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Integrated omics reveal novel functions and underlying mechanisms of the receptor kinase FERONIA in Arabidopsis thaliana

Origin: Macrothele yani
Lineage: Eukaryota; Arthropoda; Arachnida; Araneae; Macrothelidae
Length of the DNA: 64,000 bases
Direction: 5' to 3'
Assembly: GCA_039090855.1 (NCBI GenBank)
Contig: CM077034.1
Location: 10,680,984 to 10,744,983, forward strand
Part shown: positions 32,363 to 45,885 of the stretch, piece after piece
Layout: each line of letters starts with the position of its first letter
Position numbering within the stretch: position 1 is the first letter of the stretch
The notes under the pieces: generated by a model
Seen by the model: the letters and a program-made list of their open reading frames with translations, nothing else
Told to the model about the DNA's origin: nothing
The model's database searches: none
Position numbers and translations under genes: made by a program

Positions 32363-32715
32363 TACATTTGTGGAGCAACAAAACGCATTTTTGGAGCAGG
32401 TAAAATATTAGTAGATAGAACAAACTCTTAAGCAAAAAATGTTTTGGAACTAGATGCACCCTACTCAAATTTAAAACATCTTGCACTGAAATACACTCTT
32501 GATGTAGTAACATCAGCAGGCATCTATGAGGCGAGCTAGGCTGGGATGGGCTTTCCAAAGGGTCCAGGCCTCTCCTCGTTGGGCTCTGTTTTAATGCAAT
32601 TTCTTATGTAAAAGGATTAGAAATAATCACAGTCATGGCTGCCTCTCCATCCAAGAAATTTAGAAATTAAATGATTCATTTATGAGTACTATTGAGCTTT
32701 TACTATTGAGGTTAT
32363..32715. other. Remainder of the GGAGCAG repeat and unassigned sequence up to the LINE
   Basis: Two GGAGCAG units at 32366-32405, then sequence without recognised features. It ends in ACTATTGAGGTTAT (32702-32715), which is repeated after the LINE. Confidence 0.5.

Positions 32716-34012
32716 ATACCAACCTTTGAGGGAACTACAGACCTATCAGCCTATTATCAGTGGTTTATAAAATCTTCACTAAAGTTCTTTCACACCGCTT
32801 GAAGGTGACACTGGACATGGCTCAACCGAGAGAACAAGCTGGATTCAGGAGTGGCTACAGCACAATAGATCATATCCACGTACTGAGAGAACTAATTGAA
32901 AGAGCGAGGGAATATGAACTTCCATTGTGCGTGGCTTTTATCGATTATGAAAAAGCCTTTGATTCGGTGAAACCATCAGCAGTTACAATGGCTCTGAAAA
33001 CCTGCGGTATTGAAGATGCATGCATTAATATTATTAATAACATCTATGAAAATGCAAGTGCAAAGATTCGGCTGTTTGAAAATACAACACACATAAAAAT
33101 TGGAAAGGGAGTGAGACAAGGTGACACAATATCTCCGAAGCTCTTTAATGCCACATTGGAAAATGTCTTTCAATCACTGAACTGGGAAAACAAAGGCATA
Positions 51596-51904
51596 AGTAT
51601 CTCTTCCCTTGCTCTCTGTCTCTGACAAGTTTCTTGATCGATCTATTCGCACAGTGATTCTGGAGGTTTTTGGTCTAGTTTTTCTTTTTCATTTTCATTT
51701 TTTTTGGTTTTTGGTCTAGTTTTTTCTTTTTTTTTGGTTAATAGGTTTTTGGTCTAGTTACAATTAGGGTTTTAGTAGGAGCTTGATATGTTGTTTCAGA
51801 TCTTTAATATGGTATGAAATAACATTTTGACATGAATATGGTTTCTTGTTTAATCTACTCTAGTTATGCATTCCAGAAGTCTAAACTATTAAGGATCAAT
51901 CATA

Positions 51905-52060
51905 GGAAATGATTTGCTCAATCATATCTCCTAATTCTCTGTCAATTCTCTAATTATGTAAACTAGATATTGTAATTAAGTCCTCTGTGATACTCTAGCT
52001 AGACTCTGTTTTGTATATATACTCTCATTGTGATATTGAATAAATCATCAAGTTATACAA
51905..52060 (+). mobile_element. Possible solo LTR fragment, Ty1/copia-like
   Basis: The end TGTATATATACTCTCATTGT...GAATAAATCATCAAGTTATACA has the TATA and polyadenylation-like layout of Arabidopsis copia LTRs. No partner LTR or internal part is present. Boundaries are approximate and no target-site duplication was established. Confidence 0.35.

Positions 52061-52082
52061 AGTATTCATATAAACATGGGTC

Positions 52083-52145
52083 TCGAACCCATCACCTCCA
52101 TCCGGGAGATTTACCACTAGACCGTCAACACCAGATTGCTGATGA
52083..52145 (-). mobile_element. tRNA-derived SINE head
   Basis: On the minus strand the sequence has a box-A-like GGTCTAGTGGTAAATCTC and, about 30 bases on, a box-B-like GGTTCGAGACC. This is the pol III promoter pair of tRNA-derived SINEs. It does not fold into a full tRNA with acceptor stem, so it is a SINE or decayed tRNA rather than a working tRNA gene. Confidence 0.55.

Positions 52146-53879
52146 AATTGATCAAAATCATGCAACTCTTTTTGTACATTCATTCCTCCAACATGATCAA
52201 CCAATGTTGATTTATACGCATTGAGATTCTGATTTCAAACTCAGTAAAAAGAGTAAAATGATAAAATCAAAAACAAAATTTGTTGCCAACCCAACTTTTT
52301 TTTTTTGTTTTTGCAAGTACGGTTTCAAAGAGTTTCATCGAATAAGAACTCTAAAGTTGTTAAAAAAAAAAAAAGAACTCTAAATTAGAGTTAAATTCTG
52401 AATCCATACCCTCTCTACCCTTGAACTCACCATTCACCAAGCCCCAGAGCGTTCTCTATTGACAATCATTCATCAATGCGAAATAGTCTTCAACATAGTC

The receptor kinase FERONIA (FER) is a versatile regulator of plant growth and development, biotic and abiotic stress responses, and reproduction. To gain new insights into the molecular interplay of these processes and to identify new FER functions, we carried out quantitative transcriptome, proteome, and phosphoproteome profiling of Arabidopsis (Arabidopsis thaliana) wild-type and fer-4 loss-of-function mutant plants. Gene ontology terms for phytohormone signaling, abiotic stress, and biotic stress were significantly enriched among differentially expressed transcripts, differentially abundant proteins, and/or misphosphorylated proteins, in agreement with the known roles for FER in these processes. Analysis of multiomics data and subsequent experimental evidence revealed previously unknown functions for FER in endoplasmic reticulum (ER) body formation and glucosinolate biosynthesis. FER functions through the transcription factor NAI1 to mediate ER body formation. FER also negatively regulates indole glucosinolate biosynthesis, partially through NAI1. Furthermore, we found that a group of abscisic acid (ABA)-induced transcription factors is hypophosphorylated in the fer-4 mutant and demonstrated that FER acts through the transcription factor ABA INSENSITIVE5 (ABI5) to negatively regulate the ABA response during cotyledon greening. Our integrated omics study, therefore, reveals novel functions for FER and provides new insights into the underlying mechanisms of FER function.